Research related to rural nursing indicates that it is not designated a “speciality practice.” Furthermore, specific educational components related to rural practice are absent [55, 56]. Educational preparation becomes a transplantation of urban programs without inclusion of the unique needs for rural nursing practice preparation. Crooks [23] suggests that rural nursing education and practice preparation requires specific knowledge and practice skills that are ignored and remain unacknowledged. She calls for recognition of rural nursing practice as a unique domain of practice that requires thoughtful and relevant educational preparation. It is important not to negate the rural context, but to recognize it as central to informing the practice of rural nurses. As in the past, rural nursing practice is considered to be expansive in terms of the breadth and depth of knowledge and the skills required to provide the necessary nursing care [12]. Because of the contextual influence on rural nursing practice, the ability to role model and teach nursing students must be provided by practicing rural nurses. The influence of the rural context and the experience of rural nurses are thus central in the preceptorship process in contributing to the legitimate and specific preparation of nursing students entering the rural setting.

Kenny and Duckett [19] highlight the importance of educational preparation for rural nurses. The authors suggest it is this specific education for practice that supports the retention of rural nurses who are competent and confident. Because of the connection of rural nurses to their professional practice and rural communities, their ability to articulate and role model rural nursing to nursing students is strong and considered essential to rural preceptorship. It is the rural nurses who provide the expert practitioner role in the preceptorship relationship for students who are seeking to practice in the rural setting.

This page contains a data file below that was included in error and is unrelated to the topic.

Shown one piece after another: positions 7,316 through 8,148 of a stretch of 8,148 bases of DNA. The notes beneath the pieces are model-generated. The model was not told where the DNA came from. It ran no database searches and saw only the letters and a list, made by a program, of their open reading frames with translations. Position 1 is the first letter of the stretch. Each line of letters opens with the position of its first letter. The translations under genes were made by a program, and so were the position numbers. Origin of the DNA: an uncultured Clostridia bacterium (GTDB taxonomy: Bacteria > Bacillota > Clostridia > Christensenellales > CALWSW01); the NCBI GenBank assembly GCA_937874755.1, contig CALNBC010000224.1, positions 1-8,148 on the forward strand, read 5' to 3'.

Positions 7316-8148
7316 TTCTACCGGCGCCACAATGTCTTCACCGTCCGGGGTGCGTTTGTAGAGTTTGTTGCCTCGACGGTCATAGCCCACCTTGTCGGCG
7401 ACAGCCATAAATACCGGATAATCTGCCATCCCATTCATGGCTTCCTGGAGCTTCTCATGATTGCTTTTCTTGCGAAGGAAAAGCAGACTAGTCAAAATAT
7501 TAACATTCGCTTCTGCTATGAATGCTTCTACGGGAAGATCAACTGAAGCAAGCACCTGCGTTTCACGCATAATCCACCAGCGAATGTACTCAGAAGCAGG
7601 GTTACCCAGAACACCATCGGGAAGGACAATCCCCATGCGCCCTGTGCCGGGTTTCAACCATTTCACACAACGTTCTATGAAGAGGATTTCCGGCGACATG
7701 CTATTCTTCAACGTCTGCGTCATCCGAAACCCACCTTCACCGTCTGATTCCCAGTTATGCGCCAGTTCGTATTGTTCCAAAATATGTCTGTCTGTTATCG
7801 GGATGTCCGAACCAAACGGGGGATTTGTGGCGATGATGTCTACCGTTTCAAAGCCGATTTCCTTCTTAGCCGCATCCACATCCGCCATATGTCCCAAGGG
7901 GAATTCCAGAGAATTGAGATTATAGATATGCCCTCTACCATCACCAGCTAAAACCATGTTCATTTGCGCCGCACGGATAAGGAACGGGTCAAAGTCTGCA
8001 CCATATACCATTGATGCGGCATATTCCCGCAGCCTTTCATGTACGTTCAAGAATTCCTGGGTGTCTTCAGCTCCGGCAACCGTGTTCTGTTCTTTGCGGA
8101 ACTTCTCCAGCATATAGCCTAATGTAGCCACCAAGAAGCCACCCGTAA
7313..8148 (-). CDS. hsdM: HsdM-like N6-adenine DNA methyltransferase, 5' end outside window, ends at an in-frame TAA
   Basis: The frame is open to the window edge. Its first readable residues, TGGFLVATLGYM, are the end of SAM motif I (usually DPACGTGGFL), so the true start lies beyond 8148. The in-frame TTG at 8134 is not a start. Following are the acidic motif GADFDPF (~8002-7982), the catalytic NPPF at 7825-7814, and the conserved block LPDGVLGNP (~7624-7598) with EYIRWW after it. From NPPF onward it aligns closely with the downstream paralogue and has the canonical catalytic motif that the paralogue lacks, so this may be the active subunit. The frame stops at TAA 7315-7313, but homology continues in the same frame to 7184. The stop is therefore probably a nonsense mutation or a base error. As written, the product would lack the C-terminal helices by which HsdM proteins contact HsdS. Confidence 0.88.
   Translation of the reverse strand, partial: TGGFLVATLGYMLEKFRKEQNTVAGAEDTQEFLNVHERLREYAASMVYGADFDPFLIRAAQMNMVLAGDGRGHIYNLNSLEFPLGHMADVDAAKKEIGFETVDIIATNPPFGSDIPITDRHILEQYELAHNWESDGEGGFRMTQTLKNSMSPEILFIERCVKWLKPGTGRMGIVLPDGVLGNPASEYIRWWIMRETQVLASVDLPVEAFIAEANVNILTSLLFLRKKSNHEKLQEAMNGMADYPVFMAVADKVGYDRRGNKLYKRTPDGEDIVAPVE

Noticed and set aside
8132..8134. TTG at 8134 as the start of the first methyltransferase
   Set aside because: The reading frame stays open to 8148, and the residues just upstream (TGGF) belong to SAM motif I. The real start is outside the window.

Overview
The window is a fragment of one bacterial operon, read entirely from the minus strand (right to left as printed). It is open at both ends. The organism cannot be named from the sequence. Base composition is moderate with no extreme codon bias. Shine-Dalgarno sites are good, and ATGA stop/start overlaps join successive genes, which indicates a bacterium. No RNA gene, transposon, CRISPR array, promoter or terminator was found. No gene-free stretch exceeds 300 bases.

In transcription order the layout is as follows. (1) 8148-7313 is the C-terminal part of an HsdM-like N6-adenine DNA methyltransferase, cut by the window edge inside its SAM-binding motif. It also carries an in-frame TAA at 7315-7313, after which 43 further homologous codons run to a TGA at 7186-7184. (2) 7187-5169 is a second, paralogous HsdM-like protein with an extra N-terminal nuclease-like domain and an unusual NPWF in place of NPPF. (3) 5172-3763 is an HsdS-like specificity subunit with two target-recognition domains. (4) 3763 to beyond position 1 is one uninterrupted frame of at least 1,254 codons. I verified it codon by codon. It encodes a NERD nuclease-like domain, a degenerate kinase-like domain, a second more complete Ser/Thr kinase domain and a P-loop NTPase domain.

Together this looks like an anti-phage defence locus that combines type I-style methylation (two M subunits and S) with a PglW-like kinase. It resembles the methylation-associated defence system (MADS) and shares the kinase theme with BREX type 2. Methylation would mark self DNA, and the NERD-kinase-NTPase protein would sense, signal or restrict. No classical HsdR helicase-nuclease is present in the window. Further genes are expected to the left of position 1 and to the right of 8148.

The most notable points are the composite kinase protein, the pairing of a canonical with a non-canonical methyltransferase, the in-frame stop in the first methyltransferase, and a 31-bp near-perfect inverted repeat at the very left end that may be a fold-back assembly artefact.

Many students who have an interest in rural nursing and would like to practice in a rural community have been educated in urban nursing programs, using urban clinical settings. Their curriculum does not address or include any aspects of what may be unique to rural nursing [2, 57]. Therefore, they might then be expected to practice with competence upon graduation in the rural context, but their exposure and education are from an urban undergraduate nursing program where rural experience and educational support are absent. According to Charnley [58], it is only after graduation that these novice practitioners become immersed in rural context and have to begin to learn to navigate a complex and daunting practice setting. Their learning is obtained while they are practicing. This vicarious exposure, experience, and support for novice rural nurses create an element of anxiety and stress. Concomitant, they are required to become competent and confident as they practice [11]. Thomlinson et al. [24] indicate that this lack of preparation within undergraduate nursing programs leads many to feeling overwhelmed, choosing to move away from the rural areas or out of nursing. In order to allow nurses who wish to practice in rural areas to feel educationally supported for the rural context, preceptorship can offer a sound vehicle to accomplish preparation for clinical, contextual, socialization, and competent practice.